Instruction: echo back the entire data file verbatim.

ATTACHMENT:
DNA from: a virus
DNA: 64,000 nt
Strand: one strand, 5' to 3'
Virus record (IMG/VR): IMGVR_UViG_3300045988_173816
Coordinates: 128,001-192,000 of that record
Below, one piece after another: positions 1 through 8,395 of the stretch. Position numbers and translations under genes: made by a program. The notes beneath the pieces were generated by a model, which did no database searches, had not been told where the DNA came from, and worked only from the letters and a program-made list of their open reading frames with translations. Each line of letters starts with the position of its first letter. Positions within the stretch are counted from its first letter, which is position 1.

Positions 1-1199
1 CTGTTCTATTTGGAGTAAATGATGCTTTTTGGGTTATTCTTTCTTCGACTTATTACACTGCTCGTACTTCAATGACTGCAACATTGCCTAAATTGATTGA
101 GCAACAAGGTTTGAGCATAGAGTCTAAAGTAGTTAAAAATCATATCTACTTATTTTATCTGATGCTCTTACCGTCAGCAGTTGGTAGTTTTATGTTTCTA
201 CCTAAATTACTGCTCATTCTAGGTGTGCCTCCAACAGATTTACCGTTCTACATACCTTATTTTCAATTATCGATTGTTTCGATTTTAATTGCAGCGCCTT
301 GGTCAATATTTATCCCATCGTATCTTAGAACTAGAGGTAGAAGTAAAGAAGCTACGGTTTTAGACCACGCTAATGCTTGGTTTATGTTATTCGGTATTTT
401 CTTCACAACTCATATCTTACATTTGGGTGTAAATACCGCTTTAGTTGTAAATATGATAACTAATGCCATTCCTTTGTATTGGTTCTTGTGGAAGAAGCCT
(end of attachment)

DNA from: a virus
DNA: 64,000 nt
Strand: one strand, 5' to 3'
Virus record (IMG/VR): IMGVR_UViG_3300045988_173816
Coordinates: 128,001-192,000 of that record
Below, one piece after another: positions 1 through 8,395 of the stretch. Position numbers and translations under genes: made by a program. The notes beneath the pieces were generated by a model, which did no database searches, had not been told where the DNA came from, and worked only from the letters and a program-made list of their open reading frames with translations. Each line of letters starts with the position of its first letter. Positions within the stretch are counted from its first letter, which is position 1.

Positions 1-1199
1 CTGTTCTATTTGGAGTAAATGATGCTTTTTGGGTTATTCTTTCTTCGACTTATTACACTGCTCGTACTTCAATGACTGCAACATTGCCTAAATTGATTGA
101 GCAACAAGGTTTGAGCATAGAGTCTAAAGTAGTTAAAAATCATATCTACTTATTTTATCTGATGCTCTTACCGTCAGCAGTTGGTAGTTTTATGTTTCTA
201 CCTAAATTACTGCTCATTCTAGGTGTGCCTCCAACAGATTTACCGTTCTACATACCTTATTTTCAATTATCGATTGTTTCGATTTTAATTGCAGCGCCTT
301 GGTCAATATTTATCCCATCGTATCTTAGAACTAGAGGTAGAAGTAAAGAAGCTACGGTTTTAGACCACGCTAATGCTTGGTTTATGTTATTCGGTATTTT
401 CTTCACAACTCATATCTTACATTTGGGTGTAAATACCGCTTTAGTTGTAAATATGATAACTAATGCCATTCCTTTGTATTGGTTCTTGTGGAAGAAGCCT